Sunday, July 21, 2013

You Should Know

From Dogen's BendowaTrans. by Shohaku Okumura and Taigen Daniel Leighton in The Wholehearted Way

Sunday, July 7, 2013

Mondo Text for July 2013 - KUSEN: Oral Teaching Number 1, by Robert Livingston Roshi

The discussion text for July is Robert Livingston Roshi's KUSEN: Oral Teaching Number 1 (New Year Sesshin 1997 at the New Orleans Zen Temple). 26 pages. Copies are available for purchase ($5) or for loan.

Excerpt from December 29, 1997, 3:30 pm ...

People think too much, have too many ideas, concepts in the brain. Always thinking about this, that and the other. True Zen, the satori of zazen, has nothing to do with concepts, nothing to do with words. These things are the fruits of man's complicated brain, thought patterns. If you hang on to ideas and definitions, you are taking a position, you are opposing the cosmic order.

You must understand that the basic law of the universe, of the entire cosmos, is mujo, constant change. From one moment to the next, nothing in the entire cosmos remains the same - nothing. So if there is constant change in the reality of the cosmos, what good is hanging on to some idea or definition or concept going to do you? If you hang on to anything, attach to anything, the result is going to be problems, pain and suffering.

Childcare during Zazen

If you would like to come to zazen on Saturday morning but need childcare, it will now be available in the adjacent building for kids 4-11.

Please let us know by 8:00 pm the Friday evening before so that we can make arrangements.

Text: 318-451-3418 or Email:

Wednesday, July 3, 2013

Summer Sesshin - 28-30 June 2013

June 28-29 at the Unitarian Universalist Fellowship of Kern County
June 30 at the Bakersfield Museum of Art Sculpture Garden
Excerpts from Fukenzazengi (Universal Recommendation of Zazen)

The Way is originally perfect and all-pervading. What need is there for practice and realization?

The Dharma vehicle is rolling freely. Why should we exhaust our effort?

There is no speck of dust in the whole universe. How could we ever try to brush it clean?

Everything is manifest at this very place. Where are we supposed to direct the feet of our practice?

Now, if you make the slightest discrimination, you will create a gap like that between heaven and earth.

If you follow one thing while you resist the other, your mind will be shattered and lost.

Suppose you are confident in your understanding and rich in enlightenment, gaining the wisdom that knows at a glance, attaining the way and clarifying the mind, arousing an aspiration to reach for the heavens. Now your head is stuck in the entranceway, while your body has no clue how to get out.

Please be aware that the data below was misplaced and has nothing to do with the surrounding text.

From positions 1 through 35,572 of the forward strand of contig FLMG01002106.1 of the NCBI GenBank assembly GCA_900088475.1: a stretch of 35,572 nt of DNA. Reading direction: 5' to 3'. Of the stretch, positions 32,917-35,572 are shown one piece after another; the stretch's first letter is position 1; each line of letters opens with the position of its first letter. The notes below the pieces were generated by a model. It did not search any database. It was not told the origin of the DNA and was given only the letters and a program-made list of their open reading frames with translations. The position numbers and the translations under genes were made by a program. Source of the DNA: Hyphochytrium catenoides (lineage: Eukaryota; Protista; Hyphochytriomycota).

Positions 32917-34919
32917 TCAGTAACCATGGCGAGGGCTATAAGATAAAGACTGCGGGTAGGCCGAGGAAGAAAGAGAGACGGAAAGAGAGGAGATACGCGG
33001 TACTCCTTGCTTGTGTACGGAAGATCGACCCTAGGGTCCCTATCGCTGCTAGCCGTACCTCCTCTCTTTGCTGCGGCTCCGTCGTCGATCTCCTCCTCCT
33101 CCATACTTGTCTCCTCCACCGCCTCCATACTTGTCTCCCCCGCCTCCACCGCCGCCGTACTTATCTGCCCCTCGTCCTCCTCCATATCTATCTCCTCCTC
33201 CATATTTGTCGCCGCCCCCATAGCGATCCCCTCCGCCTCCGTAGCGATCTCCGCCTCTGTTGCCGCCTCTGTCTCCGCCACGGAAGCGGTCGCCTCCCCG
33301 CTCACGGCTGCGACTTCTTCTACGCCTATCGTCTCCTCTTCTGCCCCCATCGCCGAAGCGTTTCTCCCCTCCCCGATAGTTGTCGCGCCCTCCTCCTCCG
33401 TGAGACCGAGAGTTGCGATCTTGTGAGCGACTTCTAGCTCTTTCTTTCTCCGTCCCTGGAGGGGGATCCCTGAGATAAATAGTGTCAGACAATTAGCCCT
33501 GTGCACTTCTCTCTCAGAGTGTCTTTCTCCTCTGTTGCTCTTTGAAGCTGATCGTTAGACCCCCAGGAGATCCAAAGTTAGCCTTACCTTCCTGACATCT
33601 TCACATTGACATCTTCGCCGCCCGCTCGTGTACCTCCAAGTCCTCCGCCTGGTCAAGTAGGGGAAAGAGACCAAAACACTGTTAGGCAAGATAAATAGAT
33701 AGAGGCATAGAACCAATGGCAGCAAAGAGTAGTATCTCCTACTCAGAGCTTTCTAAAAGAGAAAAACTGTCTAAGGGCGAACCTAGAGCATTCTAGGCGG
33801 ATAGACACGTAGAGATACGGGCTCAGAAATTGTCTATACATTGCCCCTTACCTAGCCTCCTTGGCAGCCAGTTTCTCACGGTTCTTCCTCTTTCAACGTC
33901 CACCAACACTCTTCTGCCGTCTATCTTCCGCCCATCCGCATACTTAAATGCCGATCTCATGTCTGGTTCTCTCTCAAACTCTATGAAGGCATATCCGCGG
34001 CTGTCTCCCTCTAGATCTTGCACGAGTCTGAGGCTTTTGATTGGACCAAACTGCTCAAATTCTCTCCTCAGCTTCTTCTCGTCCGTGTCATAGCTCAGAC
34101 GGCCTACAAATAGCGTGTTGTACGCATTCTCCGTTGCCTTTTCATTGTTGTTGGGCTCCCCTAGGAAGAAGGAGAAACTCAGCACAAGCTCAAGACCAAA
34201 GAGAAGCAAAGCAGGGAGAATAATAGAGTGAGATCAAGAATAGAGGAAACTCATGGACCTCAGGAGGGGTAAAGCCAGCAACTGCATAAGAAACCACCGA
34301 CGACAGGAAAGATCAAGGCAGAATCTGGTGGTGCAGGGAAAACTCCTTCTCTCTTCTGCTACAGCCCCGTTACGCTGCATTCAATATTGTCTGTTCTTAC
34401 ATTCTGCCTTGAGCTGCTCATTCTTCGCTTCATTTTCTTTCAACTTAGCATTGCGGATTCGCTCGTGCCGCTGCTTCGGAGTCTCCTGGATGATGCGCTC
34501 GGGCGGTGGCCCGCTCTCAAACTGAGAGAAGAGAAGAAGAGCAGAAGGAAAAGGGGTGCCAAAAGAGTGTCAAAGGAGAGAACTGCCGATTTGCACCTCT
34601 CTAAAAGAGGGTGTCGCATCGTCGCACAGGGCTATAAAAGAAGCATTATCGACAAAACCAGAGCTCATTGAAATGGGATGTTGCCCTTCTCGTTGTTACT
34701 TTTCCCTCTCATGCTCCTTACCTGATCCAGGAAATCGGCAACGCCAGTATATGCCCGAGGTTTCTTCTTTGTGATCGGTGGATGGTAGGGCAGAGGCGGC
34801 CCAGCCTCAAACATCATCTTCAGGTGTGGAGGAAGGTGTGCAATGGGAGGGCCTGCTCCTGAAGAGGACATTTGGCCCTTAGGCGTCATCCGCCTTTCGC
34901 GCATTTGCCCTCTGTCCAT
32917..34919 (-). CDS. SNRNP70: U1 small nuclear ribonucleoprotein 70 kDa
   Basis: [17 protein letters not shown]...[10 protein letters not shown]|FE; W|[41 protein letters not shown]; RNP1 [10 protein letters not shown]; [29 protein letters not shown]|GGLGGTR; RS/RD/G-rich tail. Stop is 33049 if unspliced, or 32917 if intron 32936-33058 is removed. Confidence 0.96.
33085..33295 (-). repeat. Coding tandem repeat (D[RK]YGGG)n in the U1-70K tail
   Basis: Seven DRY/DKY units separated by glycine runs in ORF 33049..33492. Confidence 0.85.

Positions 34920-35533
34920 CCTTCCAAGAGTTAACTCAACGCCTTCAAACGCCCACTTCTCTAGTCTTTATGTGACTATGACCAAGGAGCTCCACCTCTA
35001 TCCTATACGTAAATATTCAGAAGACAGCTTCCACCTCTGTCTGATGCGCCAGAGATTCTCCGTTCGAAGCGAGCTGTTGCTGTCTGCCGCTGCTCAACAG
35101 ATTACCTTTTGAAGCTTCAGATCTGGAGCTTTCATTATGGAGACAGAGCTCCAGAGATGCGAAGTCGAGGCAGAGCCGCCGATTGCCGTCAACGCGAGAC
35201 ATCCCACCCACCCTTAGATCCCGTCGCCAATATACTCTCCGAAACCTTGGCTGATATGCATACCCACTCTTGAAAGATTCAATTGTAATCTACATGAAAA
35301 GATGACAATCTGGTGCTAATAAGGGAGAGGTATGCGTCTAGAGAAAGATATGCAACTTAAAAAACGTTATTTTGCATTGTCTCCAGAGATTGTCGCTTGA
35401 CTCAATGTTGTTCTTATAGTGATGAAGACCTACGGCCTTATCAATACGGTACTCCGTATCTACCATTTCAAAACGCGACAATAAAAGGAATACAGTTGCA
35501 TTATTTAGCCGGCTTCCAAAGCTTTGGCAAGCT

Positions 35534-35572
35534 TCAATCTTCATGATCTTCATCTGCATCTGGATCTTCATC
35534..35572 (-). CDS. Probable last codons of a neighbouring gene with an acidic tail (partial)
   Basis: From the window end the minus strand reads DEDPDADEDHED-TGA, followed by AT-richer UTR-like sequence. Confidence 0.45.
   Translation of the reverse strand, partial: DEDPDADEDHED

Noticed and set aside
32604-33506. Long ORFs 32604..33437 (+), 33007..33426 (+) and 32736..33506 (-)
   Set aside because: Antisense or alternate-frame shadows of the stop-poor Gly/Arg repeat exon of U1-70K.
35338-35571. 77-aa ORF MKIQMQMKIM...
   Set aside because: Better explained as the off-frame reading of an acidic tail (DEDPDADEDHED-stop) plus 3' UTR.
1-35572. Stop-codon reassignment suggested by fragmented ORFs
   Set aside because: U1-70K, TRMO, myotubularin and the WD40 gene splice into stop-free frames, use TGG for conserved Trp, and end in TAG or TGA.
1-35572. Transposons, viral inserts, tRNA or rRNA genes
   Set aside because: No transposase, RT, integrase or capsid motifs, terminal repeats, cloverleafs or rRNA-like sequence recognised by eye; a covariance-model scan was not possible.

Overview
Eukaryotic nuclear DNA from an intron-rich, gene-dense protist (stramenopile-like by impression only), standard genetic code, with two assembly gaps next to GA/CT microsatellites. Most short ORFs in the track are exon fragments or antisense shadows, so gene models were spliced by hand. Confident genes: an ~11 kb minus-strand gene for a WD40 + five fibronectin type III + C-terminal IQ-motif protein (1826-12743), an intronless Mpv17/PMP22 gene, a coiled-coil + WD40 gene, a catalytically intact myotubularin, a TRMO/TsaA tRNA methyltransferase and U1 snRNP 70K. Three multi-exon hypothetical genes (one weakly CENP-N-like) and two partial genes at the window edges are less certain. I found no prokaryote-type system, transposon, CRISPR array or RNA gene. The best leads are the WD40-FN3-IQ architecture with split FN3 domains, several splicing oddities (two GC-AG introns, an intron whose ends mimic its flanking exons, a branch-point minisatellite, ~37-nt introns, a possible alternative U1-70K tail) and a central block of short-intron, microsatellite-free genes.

Although Shakyamuni was wise at birth, can't you see the traces of his six years of upright sitting? Bodhidharma transmitted the mind-seal from India. Can't you hear the echo of the nine years he sat facing a wall?

If even the ancient sages were like this, how can we today dispense with wholehearted practice? Therefore, put aside the intellectual practice of investigating words and chasing phrases, and learn to take the backward step that turns the light and shines it inward.

Your body and mind will drop away of themselves, and your original face will manifest. If you want to get into touch with things as they are, you - right here and now - have to start being yourself, as you are.

Monday, July 1, 2013

June 2013 Ordination and Child Dedication

30 June 2013
Bakersfield Museum of Art Sculpture Garden
Excerpts from Japanese Master Daichi Sokei’s [14th century] teaching to the samurai Kikusi when ordained a bodhisattva. (See The Zen Way to the Martial Arts by Taisen Deshimaru.)
Photos by Cortnie Enns unless otherwise noted..
Summer sesshin culminated in ordination and child dedication ceremonies at the Bakersfield Museum of Art Sculpture Garden.

Photo by Patrick Blake

If you want to know, beyond any doubt, the truth about the fundamental problem of life and death, you must first put your faith in mujo bodai shin, the peerless wisdom of the Buddha.

What does bodai shin mean? It means the state of mind that has observed mujo (impermanence, constant change) and observed it to the full.

Photo by Bob Savage
Photo by Leigh Collins

Among all living things, not one escapes change and death. Mujo is hanging over your head at every instant, and may strike before you know.

Photo by Leigh Collins
Photo by Leigh Collins

That is why the sutra says, This day is ending and with it must end your life. Observe the innocent joy of the fish swimming in a puddle of water, precarious though that joy may be.”

Photo by Leigh Collins
You must concentrate and consecrate yourself wholly to each day, as if a fire were raging in your hair. You must always be prudent, remember mujo, and never weaken.

Photo by Leigh Collins

When you life receives a blow from mujo, you will go forward to death alone. There will be none to keep you company, not even family. Not even the palaces of kings or the royal crown can follow a dead body.

The one who seeks the true spiritual way of Buddhism must begin by planting mujo in her heart as solidly as an oak tree. Soon your death will come. Never forget that, from one moment of consciousness to the next, from breathing in to breathing out. If you do not live like this, you are not truly one that seeks the Way.

Now I will tell you the best way to solve the problem of life and death: practice zazen.

Zazen is sitting on a zafu in a quiet room, absolutely still, in the exact posture, without uttering a word, the mind empty of any thought, good or bad. And zazen is continuing to sit peacefully, facing a wall, and nothing more—every day.

In zazen there is no special mystery, but through zazen your life will surely prosper and flourish. So you must let go of every intention and give up the idea of achieving any goal through zazen.